Velocity-measurement bias of the ambient noise method due to source directivity: A case study for the Swedish National Seismic Network
(English)In: Geophysical Journal International, ISSN 0956-540X, E-ISSN 1365-246XArticle in journal (Refereed) Epub ahead of print
The bias of velocity measurements from ambient-noise covariograms due to an anisotropic distribution of noise sources is studied assuming that the noise field consists of planar surface waves from large distance. First, general characteristics of the bias are described in terms of their dependence on wavelength, source-anomaly amplitude and width. Second, the expected bias of measurements in Sweden based on a noise-source model for the adjacent regions is analysed. The bias is conceptually explained and described in terms of two regimes, namely a high-frequency and a finite-frequency regime and their parameter domains quantified. Basic scaling laws are established for the bias. It is generally found to be small compared to lateral heterogeneity, except in the finite-frequency regime when inter-station distance is small compared to a wavelength and in regions of low levels of heterogeneity. The potential bias, i.e., its peak-to-peak variation, is generally higher for group-velocity than phase-velocity measurements. The strongly varying noise-source distribution as seen from Sweden results in predictions of relatively strong bias in the area at relevant frequencies and inter-station distances. Levels of heterogeneity in the Baltic shield are relatively low, rendering the potential bias significant. This highlights the need for detailed studies of source anisotropy before application of ambient-noise tomography, particularly in regions with weak velocity heterogeneity. Predicted bias only partially explains deviations of phase-velocity measurements from a regional average for individual station pairs. Restricting measurements to station pairs with inter-station distance exceeding five wavelengths limits the potential velocity bias in the area to within 1%. This rather dramatic restriction can be relaxed by directional analysis of the noise-source field and application of azimuthal restrictions to the selected station pairs for measurement.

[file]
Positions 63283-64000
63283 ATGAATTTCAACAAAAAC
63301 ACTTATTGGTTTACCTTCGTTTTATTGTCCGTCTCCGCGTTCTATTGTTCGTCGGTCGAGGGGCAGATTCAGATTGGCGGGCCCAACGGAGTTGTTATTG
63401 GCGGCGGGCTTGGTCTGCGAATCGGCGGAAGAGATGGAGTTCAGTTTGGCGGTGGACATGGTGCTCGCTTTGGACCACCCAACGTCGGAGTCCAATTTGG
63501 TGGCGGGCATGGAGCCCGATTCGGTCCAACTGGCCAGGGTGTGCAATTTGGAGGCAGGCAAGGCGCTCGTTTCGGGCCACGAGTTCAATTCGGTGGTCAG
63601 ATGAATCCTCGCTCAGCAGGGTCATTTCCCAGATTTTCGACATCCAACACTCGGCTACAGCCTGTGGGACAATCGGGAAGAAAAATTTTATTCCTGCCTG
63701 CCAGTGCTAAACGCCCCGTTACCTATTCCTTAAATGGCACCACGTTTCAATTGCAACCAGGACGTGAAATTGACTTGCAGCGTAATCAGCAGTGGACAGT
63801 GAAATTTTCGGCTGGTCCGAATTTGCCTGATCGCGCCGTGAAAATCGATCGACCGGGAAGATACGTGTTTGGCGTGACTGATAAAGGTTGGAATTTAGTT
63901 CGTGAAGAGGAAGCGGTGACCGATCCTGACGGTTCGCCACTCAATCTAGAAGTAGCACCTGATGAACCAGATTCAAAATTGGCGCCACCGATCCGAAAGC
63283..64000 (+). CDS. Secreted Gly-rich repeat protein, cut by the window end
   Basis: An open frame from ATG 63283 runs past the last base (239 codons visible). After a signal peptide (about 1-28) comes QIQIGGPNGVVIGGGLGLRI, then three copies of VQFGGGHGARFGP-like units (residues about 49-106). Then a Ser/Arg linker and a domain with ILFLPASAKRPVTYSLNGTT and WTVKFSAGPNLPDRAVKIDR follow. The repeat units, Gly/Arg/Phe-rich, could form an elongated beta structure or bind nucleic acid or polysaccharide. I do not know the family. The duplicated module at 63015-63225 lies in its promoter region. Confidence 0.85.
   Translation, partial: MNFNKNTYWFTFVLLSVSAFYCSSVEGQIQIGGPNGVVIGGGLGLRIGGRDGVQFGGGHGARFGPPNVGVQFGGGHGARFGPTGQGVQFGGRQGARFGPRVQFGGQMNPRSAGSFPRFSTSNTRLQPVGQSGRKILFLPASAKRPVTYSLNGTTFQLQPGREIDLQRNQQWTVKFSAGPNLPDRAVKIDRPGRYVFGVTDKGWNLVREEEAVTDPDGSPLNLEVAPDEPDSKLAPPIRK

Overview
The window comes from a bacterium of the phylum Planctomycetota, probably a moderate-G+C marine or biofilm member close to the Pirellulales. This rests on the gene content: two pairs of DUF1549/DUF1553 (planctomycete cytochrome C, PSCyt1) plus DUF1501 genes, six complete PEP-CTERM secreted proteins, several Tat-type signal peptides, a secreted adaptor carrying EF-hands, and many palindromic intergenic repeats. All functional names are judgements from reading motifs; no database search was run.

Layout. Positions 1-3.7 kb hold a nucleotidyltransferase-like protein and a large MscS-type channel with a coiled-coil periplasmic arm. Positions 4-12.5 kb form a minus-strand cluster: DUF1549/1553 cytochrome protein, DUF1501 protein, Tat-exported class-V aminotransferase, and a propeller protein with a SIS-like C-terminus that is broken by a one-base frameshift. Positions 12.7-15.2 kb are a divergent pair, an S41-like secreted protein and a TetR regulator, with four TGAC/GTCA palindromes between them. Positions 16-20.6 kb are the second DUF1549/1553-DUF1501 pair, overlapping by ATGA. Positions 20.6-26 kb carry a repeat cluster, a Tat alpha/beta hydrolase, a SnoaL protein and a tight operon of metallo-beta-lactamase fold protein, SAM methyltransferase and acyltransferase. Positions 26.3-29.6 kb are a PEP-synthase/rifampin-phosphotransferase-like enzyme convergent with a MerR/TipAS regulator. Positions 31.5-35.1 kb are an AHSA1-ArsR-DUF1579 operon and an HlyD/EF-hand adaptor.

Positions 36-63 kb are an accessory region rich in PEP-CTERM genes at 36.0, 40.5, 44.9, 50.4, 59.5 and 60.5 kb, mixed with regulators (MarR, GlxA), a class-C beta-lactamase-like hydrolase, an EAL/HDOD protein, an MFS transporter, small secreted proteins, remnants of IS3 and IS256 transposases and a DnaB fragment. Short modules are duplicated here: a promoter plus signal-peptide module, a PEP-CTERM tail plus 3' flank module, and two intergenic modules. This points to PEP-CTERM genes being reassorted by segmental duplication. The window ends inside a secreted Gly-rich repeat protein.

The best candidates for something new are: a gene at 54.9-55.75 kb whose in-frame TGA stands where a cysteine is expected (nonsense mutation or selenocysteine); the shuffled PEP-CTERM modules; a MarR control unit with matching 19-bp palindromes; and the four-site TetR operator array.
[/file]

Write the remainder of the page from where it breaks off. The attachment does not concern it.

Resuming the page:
IdentifiersURN: urn:nbn:se:uu:diva-320163DOI: 10.1093/gji/ggx115OAI: oai:DiVA.org:uu-320163DiVA: diva2:1088838